‘Now, captains, from whencesoever you come, and though your designs be ever so right, yet know ye that neither my lord Diabolus, nor I, his servant, Incredulity, nor yet our brave Mansoul, doth regard either your persons, message, or the King that you say hath sent you. His power, his greatness, his vengeance, we fear not; nor will we yield at all to your summons.
‘As for the war that you threaten to make upon us, we must therein defend ourselves as well as we can; and know ye, that we are not without wherewithal to bid defiance to you; and, in short (for I will not be tedious), I tell you, that we take you to be some vagabond runagate crew, that having shaken off all obedience to your King, have gotten together in tumultuous manner, and are ranging from place to place to see if, through the flatteries you are skilled to make on the one side, and threats wherewith you think to fright on the other, to make some silly town, city, or country, desert their place, and leave it to you; but Mansoul is none of them.
‘To conclude: we dread you not, we fear you not, nor will we obey your summons. Our gates we keep shut upon you, our place we will keep you out of. Nor will we long thus suffer you to sit down before us: our people must live in quiet: your appearance doth disturb them. Wherefore arise with bag and baggage, and begone, or we will let fly from the walls against you.’
This oration, made by old Incredulity, was seconded by desperate Willbewill, in words to this effect: ‘Gentlemen, we have heard your demands, and the noise of your threats, and have heard the sound of your summons; but we fear not your force, we regard not your threats, but will still abide as you found us. And we command you, that in three days time you cease to appear in these parts, or you shall know what it is once to dare offer to rouse the lion Diabolus when asleep in his town of Mansoul.’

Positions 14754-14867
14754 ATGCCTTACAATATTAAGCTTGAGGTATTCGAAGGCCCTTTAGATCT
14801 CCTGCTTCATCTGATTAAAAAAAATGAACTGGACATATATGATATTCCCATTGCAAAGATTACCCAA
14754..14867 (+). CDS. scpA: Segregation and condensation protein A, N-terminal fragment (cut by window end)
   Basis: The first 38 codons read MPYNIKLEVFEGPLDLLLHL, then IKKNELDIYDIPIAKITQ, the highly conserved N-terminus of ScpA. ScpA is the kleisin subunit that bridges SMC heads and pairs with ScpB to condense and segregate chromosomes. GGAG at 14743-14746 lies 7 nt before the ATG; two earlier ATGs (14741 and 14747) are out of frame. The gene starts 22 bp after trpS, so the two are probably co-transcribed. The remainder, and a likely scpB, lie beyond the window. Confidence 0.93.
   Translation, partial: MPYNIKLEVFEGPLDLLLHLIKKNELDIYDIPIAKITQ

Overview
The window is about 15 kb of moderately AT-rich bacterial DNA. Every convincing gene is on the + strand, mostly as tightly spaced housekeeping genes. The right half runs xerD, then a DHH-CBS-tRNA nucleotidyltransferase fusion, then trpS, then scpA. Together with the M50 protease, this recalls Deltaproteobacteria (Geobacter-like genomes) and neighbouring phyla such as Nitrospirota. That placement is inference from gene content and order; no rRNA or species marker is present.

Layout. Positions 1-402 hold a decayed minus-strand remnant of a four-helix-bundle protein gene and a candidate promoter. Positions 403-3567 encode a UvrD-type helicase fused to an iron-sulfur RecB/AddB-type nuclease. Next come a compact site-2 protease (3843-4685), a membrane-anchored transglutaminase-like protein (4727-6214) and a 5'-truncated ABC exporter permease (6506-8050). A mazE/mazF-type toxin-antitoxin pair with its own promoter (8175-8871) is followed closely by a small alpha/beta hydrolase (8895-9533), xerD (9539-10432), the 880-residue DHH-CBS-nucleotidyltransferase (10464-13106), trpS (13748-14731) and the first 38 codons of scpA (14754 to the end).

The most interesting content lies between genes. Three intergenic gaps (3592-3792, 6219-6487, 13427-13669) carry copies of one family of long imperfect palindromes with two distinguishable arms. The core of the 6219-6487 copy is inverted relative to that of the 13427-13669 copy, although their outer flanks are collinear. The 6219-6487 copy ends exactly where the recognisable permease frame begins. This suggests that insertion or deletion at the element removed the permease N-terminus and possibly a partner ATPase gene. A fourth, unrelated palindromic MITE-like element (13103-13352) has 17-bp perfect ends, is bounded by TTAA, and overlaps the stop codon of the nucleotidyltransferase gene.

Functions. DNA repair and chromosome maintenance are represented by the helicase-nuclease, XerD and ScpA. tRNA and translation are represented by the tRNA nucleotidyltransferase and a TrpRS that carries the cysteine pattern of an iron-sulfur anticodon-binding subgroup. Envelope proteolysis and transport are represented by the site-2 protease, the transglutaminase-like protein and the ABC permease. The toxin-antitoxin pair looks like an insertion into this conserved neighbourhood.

The Recorder, whose name was Forget-Good, he also added as followeth: ‘Gentlemen, my lords, as you see, have with mild and gentle words answered your rough and angry speeches: they have, moreover, in my hearing, given you leave quietly to depart as you came: wherefore, take their kindness and be gone. We might have come out with force upon you, and have caused you to feel the dint of our swords; but as we love ease and quiet ourselves, so we love not to hurt or molest others.’
Then did the town of Mansoul shout for joy, as if by Diabolus and his crew some great advantage had been gotten of the captains. They also rang the bells, and made merry, and danced upon the walls.
Diabolus also returned to the castle, and the Lord Mayor and Recorder to their place; but the Lord Willbewill took special care that the gates should be secured with double guards, double bolts, and double locks and bars; and that Ear-gate especially might the better be looked to, for that was the gate in at which the King’s forces sought most to enter. The Lord Willbewill made one old Mr. Prejudice, an angry and ill-conditioned fellow, captain of the ward at that gate, and put under his power sixty men, called deaf men; men advantageous for that service, forasmuch as they mattered no words of the captains, nor of the soldiers.
From The Holy War by John Bunyan